You think you’ve clicked on a phishing link. What happens now?
A majority of phishing links are sent via email and designed to fool the recipient into downloading a virus, giving up a credit card number, providing personal information (like a Social Security number) or offer account or login information to a particular website.
Often, these emails are well crafted to look exactly like an official notification from a site the target is familiar and comfortable with, which can make it hard to know if you’ve clicked a phishing link, what happens afterwards and what to do to fix the problem.
How can you know if you’ve clicked on a phishing link?
Before you panic, you need to make sure that it was actually a phishing link that you clicked on.
To determine if you’ve received a phishing link, look for inconsistencies in the sender’s email address, links and domains. Hover your cursor over the link before clicking to preview the URL that it leads to (likely in a pop-up near your cursor or bottom corner of your screen). If the domain doesn’t exist, that’s highly suspicious, and it’s likely to be a phishing link.
Other red flags that can identify a phishing link can include unusual or urgent requests and error-filled language within the email itself.
To know for sure if you’ve clicked on a phishing link, you can also scan your device for malware to see if any malicious files have been downloaded.
What happens if you open an email with a phishing link?
Fortunately, it’s very unlikely a cyber criminal will be able to steal your data or install a virus on your computer by you simply opening a spam email.
The programming behind the emails usually requires users to download an attachment or click on a phishing link within the email to infect a device.
However, as technology has advanced, so have phishing attacks, so it’s still a good rule of thumb to never open a spam email.
So, what happens if you click on a phishing link?
Depending on your specific situation, a few different things can happen if you click on a phishing link.
A Hacker May Receive Information From or About You
If you click on a phishing link, the attacker will automatically receive some basic data, such as your device statistics, approximate location and any other information you may have voluntarily provided.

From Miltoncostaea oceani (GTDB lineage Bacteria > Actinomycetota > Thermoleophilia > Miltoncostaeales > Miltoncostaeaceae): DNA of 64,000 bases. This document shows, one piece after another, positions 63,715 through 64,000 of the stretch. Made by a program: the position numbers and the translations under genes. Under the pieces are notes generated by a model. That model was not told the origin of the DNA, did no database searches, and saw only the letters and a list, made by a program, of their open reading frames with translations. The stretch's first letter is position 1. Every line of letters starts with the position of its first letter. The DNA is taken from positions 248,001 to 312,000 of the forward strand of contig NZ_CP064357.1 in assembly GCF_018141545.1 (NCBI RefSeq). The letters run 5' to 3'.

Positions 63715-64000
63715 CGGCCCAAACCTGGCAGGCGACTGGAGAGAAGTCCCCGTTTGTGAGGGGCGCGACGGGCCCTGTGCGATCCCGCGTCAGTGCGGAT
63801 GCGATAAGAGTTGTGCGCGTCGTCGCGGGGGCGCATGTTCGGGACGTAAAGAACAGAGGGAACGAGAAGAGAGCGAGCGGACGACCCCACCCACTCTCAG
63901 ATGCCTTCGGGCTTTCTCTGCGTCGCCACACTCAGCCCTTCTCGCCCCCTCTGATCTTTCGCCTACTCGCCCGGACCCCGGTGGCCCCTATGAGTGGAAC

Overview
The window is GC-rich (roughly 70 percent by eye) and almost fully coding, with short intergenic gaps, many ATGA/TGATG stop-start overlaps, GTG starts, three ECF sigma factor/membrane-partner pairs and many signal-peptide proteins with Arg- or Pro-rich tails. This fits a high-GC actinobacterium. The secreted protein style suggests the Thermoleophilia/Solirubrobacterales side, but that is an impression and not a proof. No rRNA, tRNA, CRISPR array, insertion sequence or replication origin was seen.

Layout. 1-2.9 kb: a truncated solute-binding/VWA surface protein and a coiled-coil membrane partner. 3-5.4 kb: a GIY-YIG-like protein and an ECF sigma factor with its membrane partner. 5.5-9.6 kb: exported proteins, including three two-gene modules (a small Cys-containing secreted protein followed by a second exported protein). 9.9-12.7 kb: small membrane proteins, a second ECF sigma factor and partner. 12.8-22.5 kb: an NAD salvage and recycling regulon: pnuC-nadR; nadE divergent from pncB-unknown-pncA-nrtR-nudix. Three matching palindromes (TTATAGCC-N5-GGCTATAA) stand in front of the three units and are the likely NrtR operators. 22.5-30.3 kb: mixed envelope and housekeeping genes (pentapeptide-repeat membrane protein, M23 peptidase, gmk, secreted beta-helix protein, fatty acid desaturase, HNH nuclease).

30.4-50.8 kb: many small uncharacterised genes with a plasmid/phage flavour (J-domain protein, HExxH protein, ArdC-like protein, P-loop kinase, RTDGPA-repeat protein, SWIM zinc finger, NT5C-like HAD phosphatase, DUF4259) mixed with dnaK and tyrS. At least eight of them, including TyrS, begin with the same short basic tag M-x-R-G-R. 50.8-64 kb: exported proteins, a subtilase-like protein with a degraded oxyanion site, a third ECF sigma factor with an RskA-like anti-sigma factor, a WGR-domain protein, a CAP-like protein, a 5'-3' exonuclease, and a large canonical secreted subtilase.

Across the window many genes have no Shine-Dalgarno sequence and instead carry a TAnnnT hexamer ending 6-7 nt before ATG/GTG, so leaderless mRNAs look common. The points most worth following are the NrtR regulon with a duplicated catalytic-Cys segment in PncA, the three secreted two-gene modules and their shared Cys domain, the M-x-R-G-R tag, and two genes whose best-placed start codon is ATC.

Malware May Be Installed on Your Device
Malicious software, like spyware, ransomware or a virus can be installed unbeknownst to the user. These malicious files can infect your device and collect confidential data for the cyber criminal.
Your Network and Contacts May Be Exploited
Breaches to your entire network can happen if you click on a phishing link when hackers start sending the people on your contact list further phishing emails, or worse, gain remote access to your computer.
What should you do if you’ve determined your device has been compromised?
If you suspect your device has been compromised after clicking on a phishing link, the first thing you should do is disconnect your device from the internet and all other networks. This will prevent malware from spreading to synchronized devices.
Then, immediately contact your company’s IT department and run a virus scan, deleting any malware detected. Try to quickly reset any passwords that may be compromised and await further guidance from your organization’s IT support.
After you have taken those immediate actions, it’s good practice to also close the email and mark it as spam or junk. This helps train your company’s phishing detection software to catch it next time.
You may also want to watch for communications from friends, family or colleagues about strange emails they may have received from you. Remember, the hacker might have access to your contact list!
Four Ways to Prevent Clicking on a Phishing Link in the First Place
The greatest remedy to these types of breaches is prevention and education on the front end—avoiding clicking on a phishing link altogether. Here are a few ways you can prevent a successful phishing attack from happening to your business in the first place:
1. Update Your Antivirus Protection
Make sure your antivirus and anti-ransomware software is up to date. Security software isn’t 100% perfect at removing all forms of malware, so it’s important to run regular scans and make sure your virus definitions are current.
2. Institute Phishing Email Detection
Use an email system with a sophisticated detection scanner to scan all incoming email attachments. This application will not only detect potential phishing but will also block the emails that may have viruses or other malicious files attached.
3. Prioritize Phishing Education
When all else fails, rely on your training. Spam messages usually have several red flags that can tip you off before you click on a phishing link. If you’re able to spot them beforehand, you can stop a phishing attack before it happens.
4. Connect with an IT Partner
Don’t be afraid to reach out for help. Even if you don’t have an IT department, an outsourced IT provider can help you with a variety of IT services that can prevent phishing attacks. Having an outside eye and the insight of an expert can position your business to be even safer from phishing attacks and data breaches.
Learn More About What Happens if You Click on a Phishing Link and How to Prevent It
If you’re considering ways to protect your business from cyber threats and you’d like to learn more about what happens if you’ve clicked on a phishing link or ways to prevent it in the first place, speak with a Warren Averett Technology Group expert today.By outsourcing your organization’s IT and cybersecurity, you can keep your business safe with tailored solutions.